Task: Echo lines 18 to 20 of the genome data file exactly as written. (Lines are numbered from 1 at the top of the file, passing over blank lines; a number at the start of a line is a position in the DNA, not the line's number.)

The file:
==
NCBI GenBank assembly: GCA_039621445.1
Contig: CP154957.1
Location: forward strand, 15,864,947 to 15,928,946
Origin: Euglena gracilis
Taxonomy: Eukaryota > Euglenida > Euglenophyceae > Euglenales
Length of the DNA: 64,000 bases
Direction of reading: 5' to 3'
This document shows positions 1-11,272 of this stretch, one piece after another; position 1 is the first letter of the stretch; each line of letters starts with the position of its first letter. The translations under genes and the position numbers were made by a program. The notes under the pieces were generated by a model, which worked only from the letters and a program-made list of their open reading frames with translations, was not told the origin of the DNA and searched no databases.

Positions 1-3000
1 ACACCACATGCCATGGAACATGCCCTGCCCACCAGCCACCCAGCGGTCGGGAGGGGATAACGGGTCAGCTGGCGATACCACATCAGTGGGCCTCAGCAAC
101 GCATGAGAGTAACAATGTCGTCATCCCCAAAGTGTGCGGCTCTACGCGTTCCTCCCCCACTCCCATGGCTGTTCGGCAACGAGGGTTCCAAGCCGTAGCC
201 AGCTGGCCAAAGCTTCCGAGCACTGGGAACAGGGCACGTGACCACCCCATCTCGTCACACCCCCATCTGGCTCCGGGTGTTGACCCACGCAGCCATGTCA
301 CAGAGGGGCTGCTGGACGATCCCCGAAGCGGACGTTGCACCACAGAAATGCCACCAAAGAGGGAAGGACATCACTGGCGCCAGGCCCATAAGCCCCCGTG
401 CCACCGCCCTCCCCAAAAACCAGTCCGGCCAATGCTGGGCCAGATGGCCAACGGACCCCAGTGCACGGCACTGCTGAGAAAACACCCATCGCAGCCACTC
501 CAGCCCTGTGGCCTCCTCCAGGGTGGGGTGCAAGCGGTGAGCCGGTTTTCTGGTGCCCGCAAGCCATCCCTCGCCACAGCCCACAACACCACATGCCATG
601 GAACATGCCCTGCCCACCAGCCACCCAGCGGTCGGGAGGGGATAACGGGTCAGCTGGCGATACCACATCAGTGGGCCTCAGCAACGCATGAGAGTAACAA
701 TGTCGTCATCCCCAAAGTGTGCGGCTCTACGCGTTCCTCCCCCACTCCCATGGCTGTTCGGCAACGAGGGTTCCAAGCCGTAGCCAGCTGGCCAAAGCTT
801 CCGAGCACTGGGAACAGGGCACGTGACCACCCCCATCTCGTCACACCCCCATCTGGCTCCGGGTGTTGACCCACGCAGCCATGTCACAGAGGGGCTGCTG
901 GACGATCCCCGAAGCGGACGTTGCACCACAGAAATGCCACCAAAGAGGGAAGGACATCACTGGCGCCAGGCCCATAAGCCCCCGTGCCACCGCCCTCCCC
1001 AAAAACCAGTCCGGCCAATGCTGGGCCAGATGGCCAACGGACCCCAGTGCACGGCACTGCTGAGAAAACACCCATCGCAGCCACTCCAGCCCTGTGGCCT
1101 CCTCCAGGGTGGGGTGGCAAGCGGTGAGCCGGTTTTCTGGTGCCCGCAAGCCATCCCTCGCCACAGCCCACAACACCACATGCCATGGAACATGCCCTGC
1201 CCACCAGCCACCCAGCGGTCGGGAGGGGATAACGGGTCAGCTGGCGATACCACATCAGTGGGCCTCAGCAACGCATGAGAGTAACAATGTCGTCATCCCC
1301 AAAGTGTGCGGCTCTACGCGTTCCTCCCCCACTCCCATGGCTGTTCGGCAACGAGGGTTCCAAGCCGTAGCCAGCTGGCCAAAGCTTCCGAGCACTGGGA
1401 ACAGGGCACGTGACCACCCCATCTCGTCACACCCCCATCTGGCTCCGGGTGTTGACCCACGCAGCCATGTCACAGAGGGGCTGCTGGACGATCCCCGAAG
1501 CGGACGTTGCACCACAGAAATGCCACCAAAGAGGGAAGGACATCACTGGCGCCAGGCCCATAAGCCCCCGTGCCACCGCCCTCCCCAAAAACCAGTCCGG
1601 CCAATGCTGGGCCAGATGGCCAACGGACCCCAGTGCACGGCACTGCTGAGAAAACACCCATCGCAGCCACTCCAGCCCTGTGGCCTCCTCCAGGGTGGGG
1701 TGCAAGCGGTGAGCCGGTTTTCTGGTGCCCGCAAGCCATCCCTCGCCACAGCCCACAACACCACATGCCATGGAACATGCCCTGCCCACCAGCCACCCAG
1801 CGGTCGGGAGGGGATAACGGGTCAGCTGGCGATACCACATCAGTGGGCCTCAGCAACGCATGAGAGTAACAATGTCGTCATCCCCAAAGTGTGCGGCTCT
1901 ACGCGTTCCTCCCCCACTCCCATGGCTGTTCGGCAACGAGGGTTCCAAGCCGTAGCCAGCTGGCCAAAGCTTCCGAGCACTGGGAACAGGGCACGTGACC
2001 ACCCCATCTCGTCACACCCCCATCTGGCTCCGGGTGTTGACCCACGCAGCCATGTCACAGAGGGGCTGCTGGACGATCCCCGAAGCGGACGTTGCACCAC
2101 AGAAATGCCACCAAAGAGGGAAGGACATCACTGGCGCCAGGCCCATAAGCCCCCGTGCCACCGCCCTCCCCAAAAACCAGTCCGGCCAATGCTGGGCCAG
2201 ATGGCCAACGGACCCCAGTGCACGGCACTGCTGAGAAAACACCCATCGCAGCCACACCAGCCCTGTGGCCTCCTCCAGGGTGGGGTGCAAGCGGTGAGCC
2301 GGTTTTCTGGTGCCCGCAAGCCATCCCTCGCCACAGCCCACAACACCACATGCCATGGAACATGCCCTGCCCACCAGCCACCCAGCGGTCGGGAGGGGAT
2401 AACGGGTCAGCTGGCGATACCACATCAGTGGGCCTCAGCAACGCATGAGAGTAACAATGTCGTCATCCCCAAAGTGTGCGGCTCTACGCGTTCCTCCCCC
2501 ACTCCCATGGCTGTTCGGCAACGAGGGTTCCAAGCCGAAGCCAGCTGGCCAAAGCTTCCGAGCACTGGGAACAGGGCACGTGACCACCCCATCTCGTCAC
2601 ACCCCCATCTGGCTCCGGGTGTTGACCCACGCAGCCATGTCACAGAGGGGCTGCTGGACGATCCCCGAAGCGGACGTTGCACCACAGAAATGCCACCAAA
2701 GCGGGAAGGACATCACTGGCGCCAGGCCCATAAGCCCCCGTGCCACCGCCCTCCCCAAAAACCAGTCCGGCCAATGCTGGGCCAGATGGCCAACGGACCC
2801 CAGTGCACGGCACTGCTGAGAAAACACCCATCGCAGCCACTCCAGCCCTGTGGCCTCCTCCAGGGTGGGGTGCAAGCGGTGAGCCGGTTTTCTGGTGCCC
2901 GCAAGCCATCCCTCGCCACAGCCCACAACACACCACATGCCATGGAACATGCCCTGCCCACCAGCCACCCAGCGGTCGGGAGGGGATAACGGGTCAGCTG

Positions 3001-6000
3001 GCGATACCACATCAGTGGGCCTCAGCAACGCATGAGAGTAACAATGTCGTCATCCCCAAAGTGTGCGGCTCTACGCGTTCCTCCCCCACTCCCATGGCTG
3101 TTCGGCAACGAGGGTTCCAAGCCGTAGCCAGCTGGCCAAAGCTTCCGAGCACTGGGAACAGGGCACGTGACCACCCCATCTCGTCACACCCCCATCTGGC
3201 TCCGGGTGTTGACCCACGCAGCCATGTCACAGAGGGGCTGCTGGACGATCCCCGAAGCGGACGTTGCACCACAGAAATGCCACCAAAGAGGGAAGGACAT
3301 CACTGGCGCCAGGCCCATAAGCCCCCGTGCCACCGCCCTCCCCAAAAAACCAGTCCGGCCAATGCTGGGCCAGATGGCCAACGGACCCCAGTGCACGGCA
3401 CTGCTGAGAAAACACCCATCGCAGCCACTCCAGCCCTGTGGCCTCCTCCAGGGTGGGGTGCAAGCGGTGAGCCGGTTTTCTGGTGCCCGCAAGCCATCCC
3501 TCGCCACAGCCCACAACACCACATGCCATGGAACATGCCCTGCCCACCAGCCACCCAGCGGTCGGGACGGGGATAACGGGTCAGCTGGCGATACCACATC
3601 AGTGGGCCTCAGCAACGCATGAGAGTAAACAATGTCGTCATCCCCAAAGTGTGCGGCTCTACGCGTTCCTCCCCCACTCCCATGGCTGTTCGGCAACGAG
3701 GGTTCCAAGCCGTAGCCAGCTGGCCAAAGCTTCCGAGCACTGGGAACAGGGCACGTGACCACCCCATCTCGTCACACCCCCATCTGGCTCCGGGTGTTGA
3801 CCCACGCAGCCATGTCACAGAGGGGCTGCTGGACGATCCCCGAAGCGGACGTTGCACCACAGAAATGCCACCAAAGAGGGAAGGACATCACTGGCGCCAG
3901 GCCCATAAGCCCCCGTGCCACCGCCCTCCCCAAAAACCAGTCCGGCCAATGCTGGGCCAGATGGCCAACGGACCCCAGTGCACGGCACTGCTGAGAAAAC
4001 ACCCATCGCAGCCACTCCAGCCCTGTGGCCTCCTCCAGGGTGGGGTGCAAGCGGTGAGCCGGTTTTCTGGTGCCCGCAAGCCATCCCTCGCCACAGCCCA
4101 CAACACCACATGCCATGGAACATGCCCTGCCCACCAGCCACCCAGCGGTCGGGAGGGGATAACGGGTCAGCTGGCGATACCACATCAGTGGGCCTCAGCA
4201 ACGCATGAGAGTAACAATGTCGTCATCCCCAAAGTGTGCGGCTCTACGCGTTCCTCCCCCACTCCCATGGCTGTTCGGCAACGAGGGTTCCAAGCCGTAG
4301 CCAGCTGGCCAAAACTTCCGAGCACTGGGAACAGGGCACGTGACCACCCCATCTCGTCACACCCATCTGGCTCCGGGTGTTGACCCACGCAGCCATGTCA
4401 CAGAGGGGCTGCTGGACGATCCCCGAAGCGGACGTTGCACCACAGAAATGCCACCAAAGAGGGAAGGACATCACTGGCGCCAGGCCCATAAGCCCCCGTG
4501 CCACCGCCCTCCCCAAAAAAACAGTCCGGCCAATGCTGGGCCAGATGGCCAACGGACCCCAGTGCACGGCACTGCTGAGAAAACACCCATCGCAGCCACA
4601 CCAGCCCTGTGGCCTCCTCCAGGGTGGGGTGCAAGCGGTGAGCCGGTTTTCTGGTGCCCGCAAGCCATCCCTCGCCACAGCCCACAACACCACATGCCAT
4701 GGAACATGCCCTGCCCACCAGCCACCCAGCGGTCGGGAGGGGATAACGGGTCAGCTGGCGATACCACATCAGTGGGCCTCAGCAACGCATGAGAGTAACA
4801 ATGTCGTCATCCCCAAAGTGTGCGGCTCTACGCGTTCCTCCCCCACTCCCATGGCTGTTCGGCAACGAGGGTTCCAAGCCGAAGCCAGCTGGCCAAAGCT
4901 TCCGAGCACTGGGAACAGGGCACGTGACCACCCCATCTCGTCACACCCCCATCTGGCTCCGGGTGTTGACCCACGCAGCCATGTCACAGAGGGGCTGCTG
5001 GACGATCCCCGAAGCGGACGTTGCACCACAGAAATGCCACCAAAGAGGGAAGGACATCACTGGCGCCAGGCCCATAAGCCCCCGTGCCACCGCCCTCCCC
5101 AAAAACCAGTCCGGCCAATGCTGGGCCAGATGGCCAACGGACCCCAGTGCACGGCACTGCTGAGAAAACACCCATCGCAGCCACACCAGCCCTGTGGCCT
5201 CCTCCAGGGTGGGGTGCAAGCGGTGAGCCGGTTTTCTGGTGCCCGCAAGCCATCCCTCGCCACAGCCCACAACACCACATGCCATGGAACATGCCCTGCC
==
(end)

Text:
801 CCGAGCACTGGGAACAGGGCACGTGACCACCCCCATCTCGTCACACCCCCATCTGGCTCCGGGTGTTGACCCACGCAGCCATGTCACAGAGGGGCTGCTG
901 GACGATCCCCGAAGCGGACGTTGCACCACAGAAATGCCACCAAAGAGGGAAGGACATCACTGGCGCCAGGCCCATAAGCCCCCGTGCCACCGCCCTCCCC
1001 AAAAACCAGTCCGGCCAATGCTGGGCCAGATGGCCAACGGACCCCAGTGCACGGCACTGCTGAGAAAACACCCATCGCAGCCACTCCAGCCCTGTGGCCT